Thursday 24 August 2017

Kean liable for 90pc of legal costs and set for €450,000 bill

(Stock picture)
(Stock picture)

Tim Healy

Solicitor Gerald Kean is facing an estimated €450,000 legal bill after a High Court judge ruled he is liable for 90pc of the EBS's costs of its successful case over his failure to return title deeds of two properties.

The costs orders have been stayed pending appeal.

The deeds concern two properties owned by Dolores Corcoran in Co Waterford over which EBS has a first legal charge and which were later subject to remortgaging with Permanent TSB. Ms Corcoran was a client of Mr Kean's firm at the relevant time.

Mr Justice Michael Twomey made final orders arising from his judgment last month finding Mr Kean was not entitled to give PTSB the title deeds to the two properties at Hunter's Way, Williamstown, and Portnahully, Carrigeen.

In his main judgment last month, Mr Justice Twomey ordered Mr Kean, within 21 days of the order being made, to notify PTSB he was not entitled to give it the relevant deeds and to take steps to retrieve those and return them to EBS.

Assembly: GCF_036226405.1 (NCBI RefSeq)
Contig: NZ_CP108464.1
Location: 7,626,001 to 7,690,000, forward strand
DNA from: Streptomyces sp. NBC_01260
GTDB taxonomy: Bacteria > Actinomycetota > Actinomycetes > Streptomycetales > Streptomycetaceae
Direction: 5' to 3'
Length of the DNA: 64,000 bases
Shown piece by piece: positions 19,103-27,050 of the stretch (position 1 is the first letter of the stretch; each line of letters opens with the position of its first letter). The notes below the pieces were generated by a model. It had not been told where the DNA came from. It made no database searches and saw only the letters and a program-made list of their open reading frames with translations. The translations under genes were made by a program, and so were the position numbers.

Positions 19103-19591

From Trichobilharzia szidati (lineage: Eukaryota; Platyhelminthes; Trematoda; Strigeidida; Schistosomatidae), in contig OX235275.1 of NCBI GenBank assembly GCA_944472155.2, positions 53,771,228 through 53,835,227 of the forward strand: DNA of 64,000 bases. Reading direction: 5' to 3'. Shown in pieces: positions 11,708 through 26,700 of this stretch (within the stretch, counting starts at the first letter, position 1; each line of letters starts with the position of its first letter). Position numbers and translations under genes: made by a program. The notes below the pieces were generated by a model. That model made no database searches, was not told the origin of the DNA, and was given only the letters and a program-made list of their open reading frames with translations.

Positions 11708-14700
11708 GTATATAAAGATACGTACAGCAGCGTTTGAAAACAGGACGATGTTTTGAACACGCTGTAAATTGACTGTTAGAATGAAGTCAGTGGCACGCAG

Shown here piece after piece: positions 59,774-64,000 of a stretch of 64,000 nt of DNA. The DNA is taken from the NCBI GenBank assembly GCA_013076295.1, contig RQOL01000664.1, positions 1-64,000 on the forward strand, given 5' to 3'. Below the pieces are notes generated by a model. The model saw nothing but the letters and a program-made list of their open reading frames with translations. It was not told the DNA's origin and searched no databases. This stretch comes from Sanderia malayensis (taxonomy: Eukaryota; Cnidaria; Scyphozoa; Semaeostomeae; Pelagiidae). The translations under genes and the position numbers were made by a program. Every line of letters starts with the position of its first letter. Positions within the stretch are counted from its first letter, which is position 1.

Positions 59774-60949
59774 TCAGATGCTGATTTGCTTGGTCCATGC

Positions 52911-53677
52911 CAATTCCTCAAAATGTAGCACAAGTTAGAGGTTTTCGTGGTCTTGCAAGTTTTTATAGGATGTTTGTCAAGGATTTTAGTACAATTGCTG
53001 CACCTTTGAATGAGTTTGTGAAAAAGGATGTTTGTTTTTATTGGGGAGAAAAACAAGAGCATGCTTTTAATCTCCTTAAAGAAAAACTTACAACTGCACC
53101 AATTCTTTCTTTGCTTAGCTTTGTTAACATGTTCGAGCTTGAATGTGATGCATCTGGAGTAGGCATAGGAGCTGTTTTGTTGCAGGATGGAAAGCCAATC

He refused to place a stay on the deed retrieval orders on foot of an undertaking offered by EBS to hold the proceeds of any sale of the two properties pending the outcome of any appeal. However, he said he would stay the costs orders pending Mr Kean's appeal against the judge's findings in favour of EBS. An appeal may not be heard for up to two years.

The judge said it was likely the costs of the 10-day case would be a six-figure sum.

Mr Kean, he said, is a principal of a "relatively small" solicitor's firm and the court had no evidence of his current financial circumstances while EBS is a large financial institution.

Richard Kean SC, for Mr Kean, had earlier argued the court should make no order for costs, meaning each side pay their own while Andrew Fitzpatrick SC, for EBS, maintained it had won the case and was entitled to all of its costs against Mr Kean. The judge found Mr Kean is liable for 90pc of the costs because he had lost on the primary issue.

Irish Independent

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